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December 2018 / January 2019
Feature

In 2018, we're finally getting a debut album from The Magic Gang

Over the past few years, something special has been building by the sea.
Published: 9:30 am, December 14, 2017
In 2018, we're finally getting a debut album from The Magic Gang
Over the past few years, something special has been building by the sea. The Magic Gang long since established themselves as one of the most exciting new bands on the planet. Next year, they’re set to drop their debut album. Excited? yeah. thought so.

The Magic Gang trade in those joyous indie moments. The ones where any sense of ‘looking cool’ is thrown squarely out the window, leaving behind a barrage of delicious hooks and melodies. Thrusting their marker in the ground, as 2018 comes around it’s time for the full-blown show to begin.

“There’s been a lot more craziness around the band this year,” points out bassist Gus Taylor. “I don’t know if there’s been a snowball effect where we’ve suddenly got to this point - it feels like people are catching on with the momentum of all these shows we’ve been doing.”

For frontman Jack Kaye, it’s been a measured progression - allowing four best mates from Brighton to grow and embrace the stages they’re about to reach. “It’s been a steady climb since we’ve started doing all these support tours. It feels like it’s been worked on and hasn’t just suddenly gone up in the space of a year, which is good.”

"pull" text="It feels like the perfect time to do an album


The hunger for a Magic Gang album is huge. Working their way through the bars, late night parties and festivals, they’ve always felt like a band primed for the big leagues. Not just another happy-go-lucky quick fix, but something more. It’s all been leading to this. 2018 is The Magic Gang’s coronation year, and boy, is it going to be glorious.

“It feels like the perfect time to do an album now,” notes Jack, met with nods and smiles from a band who’ve taken every step-up so far in their stride. “With the three EPs, for us, it felt like finding our feet - especially with production and stuff like that. We’ve found our sound a bit more and [record label] YALA coming along has been really encouraging too.”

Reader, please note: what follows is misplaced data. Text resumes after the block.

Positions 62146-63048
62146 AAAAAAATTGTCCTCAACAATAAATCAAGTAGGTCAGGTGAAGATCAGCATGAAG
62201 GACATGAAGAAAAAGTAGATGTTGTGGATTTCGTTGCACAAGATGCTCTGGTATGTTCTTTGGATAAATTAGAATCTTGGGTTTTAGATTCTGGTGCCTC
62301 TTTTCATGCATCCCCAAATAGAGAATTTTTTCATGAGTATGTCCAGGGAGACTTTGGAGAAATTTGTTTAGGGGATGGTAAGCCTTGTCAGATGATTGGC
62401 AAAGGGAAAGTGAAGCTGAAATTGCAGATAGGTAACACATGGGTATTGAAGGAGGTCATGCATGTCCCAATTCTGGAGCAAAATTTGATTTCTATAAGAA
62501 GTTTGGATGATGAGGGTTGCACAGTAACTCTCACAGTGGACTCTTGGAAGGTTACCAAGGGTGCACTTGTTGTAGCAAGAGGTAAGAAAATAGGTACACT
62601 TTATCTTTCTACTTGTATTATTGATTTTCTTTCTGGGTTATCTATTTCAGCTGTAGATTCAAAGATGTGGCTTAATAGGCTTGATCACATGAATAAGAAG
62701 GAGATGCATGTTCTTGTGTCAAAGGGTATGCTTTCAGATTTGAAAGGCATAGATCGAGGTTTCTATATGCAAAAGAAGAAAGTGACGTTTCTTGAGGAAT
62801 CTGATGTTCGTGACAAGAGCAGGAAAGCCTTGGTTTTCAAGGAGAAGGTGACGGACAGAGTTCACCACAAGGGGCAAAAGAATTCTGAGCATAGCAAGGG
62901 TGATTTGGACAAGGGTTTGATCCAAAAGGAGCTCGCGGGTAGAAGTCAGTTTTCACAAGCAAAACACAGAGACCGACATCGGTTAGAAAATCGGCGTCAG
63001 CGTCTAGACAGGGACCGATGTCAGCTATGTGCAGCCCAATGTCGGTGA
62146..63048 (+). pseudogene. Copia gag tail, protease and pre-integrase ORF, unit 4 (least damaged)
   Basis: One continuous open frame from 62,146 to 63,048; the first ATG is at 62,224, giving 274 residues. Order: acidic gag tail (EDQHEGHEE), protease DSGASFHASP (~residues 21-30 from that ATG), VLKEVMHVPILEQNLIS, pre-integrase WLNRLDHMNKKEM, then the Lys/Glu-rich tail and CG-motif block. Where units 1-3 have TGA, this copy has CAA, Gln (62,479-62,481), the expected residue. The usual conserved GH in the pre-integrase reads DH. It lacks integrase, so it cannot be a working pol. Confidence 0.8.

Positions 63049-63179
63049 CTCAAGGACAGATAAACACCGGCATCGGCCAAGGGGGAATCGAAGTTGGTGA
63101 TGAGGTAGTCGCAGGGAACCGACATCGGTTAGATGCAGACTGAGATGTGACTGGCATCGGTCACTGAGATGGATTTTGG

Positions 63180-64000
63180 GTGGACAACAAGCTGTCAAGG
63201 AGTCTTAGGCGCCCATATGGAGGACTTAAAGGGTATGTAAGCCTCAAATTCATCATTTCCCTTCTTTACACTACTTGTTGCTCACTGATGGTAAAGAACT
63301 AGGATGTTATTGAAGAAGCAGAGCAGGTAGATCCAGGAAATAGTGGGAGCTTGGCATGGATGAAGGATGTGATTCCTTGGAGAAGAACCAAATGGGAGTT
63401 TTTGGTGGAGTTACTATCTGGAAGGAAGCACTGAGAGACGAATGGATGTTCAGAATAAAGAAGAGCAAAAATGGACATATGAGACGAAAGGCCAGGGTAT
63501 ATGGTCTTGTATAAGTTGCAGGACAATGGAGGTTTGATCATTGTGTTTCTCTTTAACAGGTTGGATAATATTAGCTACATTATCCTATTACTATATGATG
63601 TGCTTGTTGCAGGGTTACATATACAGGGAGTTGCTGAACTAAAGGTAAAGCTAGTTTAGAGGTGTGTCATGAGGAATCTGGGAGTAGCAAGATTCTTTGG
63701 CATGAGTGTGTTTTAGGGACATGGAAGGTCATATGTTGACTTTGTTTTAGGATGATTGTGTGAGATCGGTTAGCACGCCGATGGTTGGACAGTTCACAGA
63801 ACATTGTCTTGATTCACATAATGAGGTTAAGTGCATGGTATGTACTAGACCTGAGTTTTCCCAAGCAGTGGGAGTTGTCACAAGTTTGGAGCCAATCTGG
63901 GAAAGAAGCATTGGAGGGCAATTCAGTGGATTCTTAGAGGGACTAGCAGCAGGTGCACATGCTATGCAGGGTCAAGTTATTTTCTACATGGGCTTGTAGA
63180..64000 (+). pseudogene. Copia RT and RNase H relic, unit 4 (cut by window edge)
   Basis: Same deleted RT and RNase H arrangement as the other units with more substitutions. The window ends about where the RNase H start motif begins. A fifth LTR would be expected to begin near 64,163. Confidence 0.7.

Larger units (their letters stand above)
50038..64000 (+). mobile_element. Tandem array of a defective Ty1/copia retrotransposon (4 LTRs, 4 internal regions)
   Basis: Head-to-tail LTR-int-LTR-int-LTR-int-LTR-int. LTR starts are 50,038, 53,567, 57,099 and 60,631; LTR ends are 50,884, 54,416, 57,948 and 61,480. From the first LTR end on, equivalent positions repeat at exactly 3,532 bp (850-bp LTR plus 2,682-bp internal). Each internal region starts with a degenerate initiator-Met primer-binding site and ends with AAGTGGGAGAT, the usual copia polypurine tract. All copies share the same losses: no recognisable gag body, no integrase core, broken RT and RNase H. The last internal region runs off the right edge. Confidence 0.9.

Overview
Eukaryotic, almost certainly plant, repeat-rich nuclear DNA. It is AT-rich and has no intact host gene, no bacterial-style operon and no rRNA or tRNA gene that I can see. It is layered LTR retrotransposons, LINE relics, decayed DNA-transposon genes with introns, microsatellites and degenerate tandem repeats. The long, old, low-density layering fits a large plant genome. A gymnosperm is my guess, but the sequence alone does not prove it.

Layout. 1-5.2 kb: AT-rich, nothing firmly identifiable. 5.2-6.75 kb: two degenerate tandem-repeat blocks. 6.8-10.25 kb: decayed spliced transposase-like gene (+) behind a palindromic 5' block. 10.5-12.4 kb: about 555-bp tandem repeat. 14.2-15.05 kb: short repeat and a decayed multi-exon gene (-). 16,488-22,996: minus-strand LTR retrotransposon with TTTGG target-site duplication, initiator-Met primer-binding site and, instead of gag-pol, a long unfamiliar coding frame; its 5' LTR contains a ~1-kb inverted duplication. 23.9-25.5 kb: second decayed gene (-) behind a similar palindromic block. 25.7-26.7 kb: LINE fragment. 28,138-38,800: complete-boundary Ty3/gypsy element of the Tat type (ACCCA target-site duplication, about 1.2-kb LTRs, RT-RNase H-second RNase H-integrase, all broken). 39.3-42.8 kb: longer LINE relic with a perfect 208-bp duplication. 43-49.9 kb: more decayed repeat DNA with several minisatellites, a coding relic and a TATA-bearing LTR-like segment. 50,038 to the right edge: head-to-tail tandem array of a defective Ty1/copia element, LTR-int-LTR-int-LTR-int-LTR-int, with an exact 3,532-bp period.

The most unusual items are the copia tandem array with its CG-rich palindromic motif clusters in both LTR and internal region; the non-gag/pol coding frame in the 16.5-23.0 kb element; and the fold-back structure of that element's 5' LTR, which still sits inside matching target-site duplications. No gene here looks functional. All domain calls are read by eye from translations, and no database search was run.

To look at the future, there’s always a glimpse to the past, and YALA Records are undeniably that. Headed up by Felix White of The Maccabees, it feels like a hand over of the keys to the indie lock-up.

“For a long time, it was just us unsigned, so it’s good to have that boost now,” rounds out Jack.

“Still skint, though,” throws in Gus.




If their bank balance was mirrored by the sheer adoration they provoke, then The Magic Gang would already be millionaires. There are few experiences quite like their live show. Simple and natural, yet with an impossible to define - erm - magic, their rise has been staggering. No matter the town, no matter the slot on the bill - they deliver, and in a big way. At every moment, they pour out that essence of huge moments, free from any restraints or fears, shared with as many people as possible.

“I always find it surprising that people are able to react like that,” states drummer Paeris Giles, “purely because the songs are so slow. Like, how do you manage to go for it like that?”

“When they sing along it’s really nice,” adds guitarist Kris Smith.

“Seeing crowds get excited by a groove is mad,” picks up Jack. “Like, when you hear a drum beat and suddenly they know exactly what it is and are throwing themselves into it. That’s mad.”

Gus has his eye firmly set on history, knowing that role The Magic Gang could very well fill. “There were only a handful of bands growing up that I knew all the words to. The Maccabees were one of them for sure; it’s funny how it’s all turned out. I’m not comparing ourselves to them, but that was how I felt about them, and hopefully, some of our fans feel that way about us and what we do.”

Now, The Magic Gang are looking to their debut album. Taking the time to get it right, and conscious of not only that pressure but also the expectations of a growing legion of fans across the UK and beyond - there’s a lot to think about.

"pull" text="It’d be silly not to go for the jugular


“It’s about trying to showcase everything that the band are about, and have been about, in 10 to 12 tracks - which is quite difficult,” elaborates Gus. “You want all the bangers on there, but at the same time, you want t to have the moodier numbers too and get the balance right. There’s pressure from that old material, for the benefit of old bands and new fans too - but it’s got to be a documentation of the band up to this point. I think we’re feeling the pressure…”

“It’s being aware of the expectation that our fans have,” says Kris. “I think it’ll be good; it’s just getting it right.”

“In the position we’re in it’d be silly not to go for the jugular,” states Paeris. “We could have been a lot of things when we first started, and we’ve decided to go down a certain avenue, so we might as well pursue that as far as we can.”

Picking up where his bandmate left off, Gus is keen to point out those down to earth realities that make The Magic Gang resonate so well. “Doing all that, but of course staying very true to what we believe is right and wrong and how we want people to consume our music. Whether that’s music videos or t-shirts, it has to be 100% controlled by us.”

“I mean, let’s see how far we can take it,” he offers.

“Yeah,” laughs Kris. “Let’s see how far we can take this joke! And how many more people we can fool.”

Taken from the December 2017 / January 2018 issue of Dork, out now. Order a copy here.




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